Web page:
Disco sales struggled for a year or two with the arrival of a modernised mid-life model. But buyers came to realise that the model was (a) still a good thing and (b) the one you can buy, whereas the Defender is subject to a long waiting list and stock models are vanishingly rare.
That’s the basis for this story: what’s it like to run the full-sized Land Rover that you can actually get? Even our test car has followed the ‘what’s available’ principle: it was initially specified as a short-loans demonstrator, so it has already done 8000 miles. As with most things, this has good and bad aspects. Among the positives, there’s no need to run it in.
Among the negatives, there was no chance to deliberate over its specification and, of course, no showroom-fresh feeling, even though it came to us in perfect condition. Mind you, that ready-specified aspect can rapidly be turned into an advantage. How company people equip their own cars can be very telling. They know what matters – where the value is and what to leave out.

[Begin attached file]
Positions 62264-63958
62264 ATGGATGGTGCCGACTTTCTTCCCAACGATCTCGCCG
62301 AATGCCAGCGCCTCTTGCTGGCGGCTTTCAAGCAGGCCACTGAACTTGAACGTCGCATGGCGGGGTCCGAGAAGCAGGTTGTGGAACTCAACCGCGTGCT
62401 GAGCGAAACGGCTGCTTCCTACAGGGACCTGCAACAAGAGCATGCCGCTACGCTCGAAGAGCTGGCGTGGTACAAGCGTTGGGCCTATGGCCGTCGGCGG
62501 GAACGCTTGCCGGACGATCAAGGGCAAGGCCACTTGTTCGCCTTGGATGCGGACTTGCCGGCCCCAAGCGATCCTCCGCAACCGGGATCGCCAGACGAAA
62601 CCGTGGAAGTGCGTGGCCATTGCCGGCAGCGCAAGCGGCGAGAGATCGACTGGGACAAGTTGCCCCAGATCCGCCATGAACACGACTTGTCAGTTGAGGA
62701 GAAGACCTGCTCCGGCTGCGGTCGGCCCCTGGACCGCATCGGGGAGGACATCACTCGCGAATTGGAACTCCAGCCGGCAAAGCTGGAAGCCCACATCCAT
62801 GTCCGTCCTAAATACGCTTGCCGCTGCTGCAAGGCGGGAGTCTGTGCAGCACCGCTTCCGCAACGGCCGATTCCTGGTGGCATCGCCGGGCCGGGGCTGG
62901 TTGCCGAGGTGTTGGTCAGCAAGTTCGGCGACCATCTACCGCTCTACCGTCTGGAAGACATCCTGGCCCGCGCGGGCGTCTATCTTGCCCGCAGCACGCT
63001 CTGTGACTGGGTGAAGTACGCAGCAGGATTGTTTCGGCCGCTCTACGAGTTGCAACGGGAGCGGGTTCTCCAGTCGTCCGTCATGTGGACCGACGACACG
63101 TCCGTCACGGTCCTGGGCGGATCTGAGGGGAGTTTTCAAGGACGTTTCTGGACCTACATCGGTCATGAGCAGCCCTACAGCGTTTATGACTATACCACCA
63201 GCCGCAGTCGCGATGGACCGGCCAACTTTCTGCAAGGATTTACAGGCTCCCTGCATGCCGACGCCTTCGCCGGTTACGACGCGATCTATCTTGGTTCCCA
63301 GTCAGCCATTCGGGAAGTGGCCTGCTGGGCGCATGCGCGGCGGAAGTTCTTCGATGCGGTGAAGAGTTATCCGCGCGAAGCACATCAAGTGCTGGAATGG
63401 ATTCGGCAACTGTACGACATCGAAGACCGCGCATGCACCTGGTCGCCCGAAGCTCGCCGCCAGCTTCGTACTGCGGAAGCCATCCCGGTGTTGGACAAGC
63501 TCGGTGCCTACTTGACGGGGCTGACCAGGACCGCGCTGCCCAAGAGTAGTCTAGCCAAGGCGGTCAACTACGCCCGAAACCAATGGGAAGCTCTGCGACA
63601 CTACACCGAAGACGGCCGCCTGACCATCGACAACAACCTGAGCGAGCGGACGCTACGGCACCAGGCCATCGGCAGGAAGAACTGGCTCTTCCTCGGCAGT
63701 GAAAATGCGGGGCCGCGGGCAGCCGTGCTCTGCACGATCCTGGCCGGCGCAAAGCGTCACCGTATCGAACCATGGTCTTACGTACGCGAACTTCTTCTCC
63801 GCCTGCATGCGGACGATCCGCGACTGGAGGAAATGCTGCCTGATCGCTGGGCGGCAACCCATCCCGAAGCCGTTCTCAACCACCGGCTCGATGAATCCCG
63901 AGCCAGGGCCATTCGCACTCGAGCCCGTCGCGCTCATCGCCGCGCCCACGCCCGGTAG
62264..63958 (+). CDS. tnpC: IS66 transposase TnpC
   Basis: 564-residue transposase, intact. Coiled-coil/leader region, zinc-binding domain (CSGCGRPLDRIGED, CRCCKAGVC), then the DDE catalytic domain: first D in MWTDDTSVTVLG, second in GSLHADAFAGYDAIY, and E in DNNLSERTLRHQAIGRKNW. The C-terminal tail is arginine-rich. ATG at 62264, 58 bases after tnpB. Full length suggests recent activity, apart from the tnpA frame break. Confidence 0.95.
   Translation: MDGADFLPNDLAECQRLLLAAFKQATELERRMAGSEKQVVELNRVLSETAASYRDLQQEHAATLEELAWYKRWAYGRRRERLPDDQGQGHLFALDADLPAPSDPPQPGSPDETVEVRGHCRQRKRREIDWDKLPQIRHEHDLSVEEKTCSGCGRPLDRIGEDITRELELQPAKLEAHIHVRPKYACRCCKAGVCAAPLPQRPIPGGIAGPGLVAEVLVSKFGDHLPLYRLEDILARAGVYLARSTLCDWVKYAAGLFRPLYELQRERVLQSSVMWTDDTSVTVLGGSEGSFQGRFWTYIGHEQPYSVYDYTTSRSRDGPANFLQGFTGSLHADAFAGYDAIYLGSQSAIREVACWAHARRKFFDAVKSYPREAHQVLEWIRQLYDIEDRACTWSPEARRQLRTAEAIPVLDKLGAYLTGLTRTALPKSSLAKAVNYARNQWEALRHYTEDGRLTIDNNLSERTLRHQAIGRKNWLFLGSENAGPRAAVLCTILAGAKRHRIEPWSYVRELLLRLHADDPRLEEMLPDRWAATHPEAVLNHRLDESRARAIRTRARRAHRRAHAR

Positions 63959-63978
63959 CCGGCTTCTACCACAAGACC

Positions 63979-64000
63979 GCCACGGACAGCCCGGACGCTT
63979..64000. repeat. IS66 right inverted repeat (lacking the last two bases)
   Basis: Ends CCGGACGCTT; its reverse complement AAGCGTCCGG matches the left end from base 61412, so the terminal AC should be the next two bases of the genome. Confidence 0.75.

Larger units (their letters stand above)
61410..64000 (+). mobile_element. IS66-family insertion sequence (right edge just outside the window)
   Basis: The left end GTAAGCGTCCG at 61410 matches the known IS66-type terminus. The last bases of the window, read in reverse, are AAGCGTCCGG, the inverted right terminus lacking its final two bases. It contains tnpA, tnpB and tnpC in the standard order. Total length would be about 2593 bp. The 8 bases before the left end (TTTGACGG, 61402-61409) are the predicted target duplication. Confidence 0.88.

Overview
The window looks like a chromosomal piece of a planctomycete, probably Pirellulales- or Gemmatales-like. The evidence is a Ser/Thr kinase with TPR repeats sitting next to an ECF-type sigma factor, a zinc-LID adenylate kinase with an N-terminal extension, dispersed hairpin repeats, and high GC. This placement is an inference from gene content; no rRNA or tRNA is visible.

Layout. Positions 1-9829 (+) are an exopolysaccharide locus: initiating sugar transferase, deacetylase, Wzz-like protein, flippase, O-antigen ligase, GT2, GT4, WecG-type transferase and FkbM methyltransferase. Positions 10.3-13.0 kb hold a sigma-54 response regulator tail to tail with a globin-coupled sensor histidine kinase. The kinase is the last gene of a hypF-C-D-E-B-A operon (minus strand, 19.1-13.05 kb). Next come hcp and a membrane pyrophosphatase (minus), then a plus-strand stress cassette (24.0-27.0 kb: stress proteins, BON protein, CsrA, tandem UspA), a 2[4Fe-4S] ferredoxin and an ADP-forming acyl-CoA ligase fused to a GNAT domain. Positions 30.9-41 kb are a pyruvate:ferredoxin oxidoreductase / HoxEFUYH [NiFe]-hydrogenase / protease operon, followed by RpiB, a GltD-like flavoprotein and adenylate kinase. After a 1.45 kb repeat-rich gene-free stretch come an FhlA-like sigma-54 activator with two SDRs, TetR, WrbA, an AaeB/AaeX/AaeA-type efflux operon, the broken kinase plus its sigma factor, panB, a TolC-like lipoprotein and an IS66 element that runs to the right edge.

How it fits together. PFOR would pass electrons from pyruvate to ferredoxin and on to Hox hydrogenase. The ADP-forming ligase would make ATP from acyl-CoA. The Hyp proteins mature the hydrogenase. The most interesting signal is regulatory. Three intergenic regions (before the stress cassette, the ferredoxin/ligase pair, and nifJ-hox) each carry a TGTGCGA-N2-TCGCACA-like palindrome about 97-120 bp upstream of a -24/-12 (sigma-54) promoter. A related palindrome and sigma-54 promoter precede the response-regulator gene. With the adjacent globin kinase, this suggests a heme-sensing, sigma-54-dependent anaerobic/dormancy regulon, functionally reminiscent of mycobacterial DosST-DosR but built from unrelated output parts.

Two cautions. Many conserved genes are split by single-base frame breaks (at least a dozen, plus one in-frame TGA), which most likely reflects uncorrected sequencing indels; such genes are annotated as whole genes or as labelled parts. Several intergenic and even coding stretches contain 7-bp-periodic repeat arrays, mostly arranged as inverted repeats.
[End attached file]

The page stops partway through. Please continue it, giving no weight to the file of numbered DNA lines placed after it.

Thus our Disco 5 is a D300 R-Dynamic HSE, which makes it telling. They know what matters – where the value is and what to leave out. Thus our Disco 5 is a D300 R-Dynamic HSE, which makes it a fast and powerful, road-oriented seven-seater on the plush side of par – but with a relatively modest (for a Landie) suite of options that enhance its off-road capability and make it a great tow car. That’s the recipe for most people’s ideal Disco.
I’m hard to impress when it comes to specifying options, but I almost completely approve of this vehicle’s spec. The only things I would have left out are a £1900 heating system for the third row of seating (I will never use it) and the £490 privacy glass, because I happen to dislike the way black windows make cars look.
I have to acknowledge that they make life harder for those who nick stuff from cars, though. This is my third Discovery (I had a 3 and a 4 as well), and although it started its life less popular than the others, it has displayed exactly the same attributes as its predecessors during the 2000 miles that I’ve put under its wheels in barely a month.